Daviero said she’s heard that Tedisco has responded to every one of the pensioners who has reached out to his office.

Clearly, the desire to fix the crisis is present. The money … not so much.


St. Clare’s Hospital, struggling with its finances, paid little or nothing into its pension fund in each of its last 10 years of operation. It surrendered its operating license in 2008. 

Along the way, St. Clare’s also made a decision that has come back to haunt its ex-employees: It decided to take advantage of an exemption for religious-affiliated organizations and stop paying into the federal pension insurance system. This saved the hospital money but left its future pension recipients with no safety net in the event the pension fund ran out of money.

The state Berger Commission merged or shut down St. Clare’s and numerous other hospitals statewide in the mid-2000s. The state provided $50 million to help Ellis Hospital absorb St. Clare’s and become what is now Ellis Medicine. A full $28.5 million of that money  was placed in the St. Clare’s pension fund. This proved to be insufficient, at least in part because the Great Recession soon devalued the fund’s investments.

The state Department of Health in its statement Monday stressed these factors: “Unlike others, the owners of this hospital specifically chose not to contribute to the pension guarantee fund on behalf of its workers. The state stepped in to help salvage workers’ retirement and contributed $50 million with $28.5 million earmarked to support the workers’ pension liabilities. The mismanagement of the pension fund is the moral responsibility of the [Albany Roman Catholic] Diocese, and they should fund their fair share.”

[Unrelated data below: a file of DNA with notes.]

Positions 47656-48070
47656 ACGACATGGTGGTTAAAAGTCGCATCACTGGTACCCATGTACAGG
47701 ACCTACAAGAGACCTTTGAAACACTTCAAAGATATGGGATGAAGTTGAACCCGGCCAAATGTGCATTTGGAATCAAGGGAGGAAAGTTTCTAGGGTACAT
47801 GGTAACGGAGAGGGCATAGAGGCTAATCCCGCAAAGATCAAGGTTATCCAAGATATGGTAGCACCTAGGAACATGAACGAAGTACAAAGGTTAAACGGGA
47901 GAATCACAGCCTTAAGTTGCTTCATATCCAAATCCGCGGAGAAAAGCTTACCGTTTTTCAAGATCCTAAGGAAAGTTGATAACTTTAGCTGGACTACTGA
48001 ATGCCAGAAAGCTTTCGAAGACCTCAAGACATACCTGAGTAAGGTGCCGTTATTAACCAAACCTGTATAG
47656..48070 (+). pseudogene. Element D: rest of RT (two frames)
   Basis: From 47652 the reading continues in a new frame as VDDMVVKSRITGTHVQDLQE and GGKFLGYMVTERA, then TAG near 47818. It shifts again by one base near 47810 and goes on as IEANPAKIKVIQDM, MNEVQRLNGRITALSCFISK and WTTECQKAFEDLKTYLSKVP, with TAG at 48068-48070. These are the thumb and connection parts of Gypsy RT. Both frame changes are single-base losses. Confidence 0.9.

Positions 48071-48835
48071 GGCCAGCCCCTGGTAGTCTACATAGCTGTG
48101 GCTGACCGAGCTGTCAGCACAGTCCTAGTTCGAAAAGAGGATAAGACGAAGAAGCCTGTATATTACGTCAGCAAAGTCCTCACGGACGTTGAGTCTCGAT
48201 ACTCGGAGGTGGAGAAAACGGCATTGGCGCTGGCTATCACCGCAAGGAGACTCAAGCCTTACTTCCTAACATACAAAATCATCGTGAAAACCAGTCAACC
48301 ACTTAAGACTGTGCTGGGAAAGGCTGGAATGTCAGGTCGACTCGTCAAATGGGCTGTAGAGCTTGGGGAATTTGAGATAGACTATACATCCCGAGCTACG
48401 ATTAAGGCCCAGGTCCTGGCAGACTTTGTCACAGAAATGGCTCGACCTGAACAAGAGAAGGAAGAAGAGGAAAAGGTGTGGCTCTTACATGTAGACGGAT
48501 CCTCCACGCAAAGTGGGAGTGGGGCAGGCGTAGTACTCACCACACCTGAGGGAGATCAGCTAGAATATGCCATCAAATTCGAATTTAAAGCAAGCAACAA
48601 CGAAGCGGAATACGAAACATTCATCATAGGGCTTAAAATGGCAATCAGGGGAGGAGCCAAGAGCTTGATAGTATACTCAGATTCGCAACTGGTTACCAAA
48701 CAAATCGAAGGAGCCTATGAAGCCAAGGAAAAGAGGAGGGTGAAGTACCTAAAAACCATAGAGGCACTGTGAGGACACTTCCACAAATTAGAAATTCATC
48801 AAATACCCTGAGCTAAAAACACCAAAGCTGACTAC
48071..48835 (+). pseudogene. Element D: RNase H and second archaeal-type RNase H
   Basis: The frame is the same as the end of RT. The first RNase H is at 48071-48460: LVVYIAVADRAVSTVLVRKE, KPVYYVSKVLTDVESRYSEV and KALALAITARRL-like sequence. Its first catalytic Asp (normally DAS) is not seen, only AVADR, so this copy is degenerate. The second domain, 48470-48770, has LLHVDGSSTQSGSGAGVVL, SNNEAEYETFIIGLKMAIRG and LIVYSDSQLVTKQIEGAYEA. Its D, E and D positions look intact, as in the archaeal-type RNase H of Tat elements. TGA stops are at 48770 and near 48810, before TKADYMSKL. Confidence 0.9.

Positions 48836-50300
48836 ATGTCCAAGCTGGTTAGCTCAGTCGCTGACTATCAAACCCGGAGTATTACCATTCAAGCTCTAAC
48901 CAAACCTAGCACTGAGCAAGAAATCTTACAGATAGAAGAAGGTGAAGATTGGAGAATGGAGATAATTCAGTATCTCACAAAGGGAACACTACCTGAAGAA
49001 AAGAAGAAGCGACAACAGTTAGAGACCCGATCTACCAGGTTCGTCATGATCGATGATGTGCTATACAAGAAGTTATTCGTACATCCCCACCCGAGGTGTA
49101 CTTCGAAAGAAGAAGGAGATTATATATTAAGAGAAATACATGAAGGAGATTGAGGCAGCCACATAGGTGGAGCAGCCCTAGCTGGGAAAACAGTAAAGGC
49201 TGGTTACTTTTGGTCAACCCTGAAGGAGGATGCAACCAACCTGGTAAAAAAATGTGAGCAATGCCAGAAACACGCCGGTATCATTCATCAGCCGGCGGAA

Today, the pension fund holds $29 million in assets and has an estimated liability of $68.7 million to former employees. To make the money last longer, the St. Clare’s Corporation is reducing the amount of the monthly checks paid to 443 retirees by about 30 percent and canceling checks to about 661 younger ex-employees altogether.


Santabarbara said Monday that the crisis has multiple causes and will need the collaborative efforts of multiple stakeholders to fix. (The Albany diocese and the St. Clare’s Corporation have each indicated willingness to meet with pensioners to seek a solution.)

Santabarbara criticized the sudden notice given to the ex-St. Clare’s employees, many of whom are on fixed incomes and beyond the age where they can easily get a job to replace lost income.

“We cannot let these employees be left out in the cold like this,” he said. “It’s simply unacceptable.”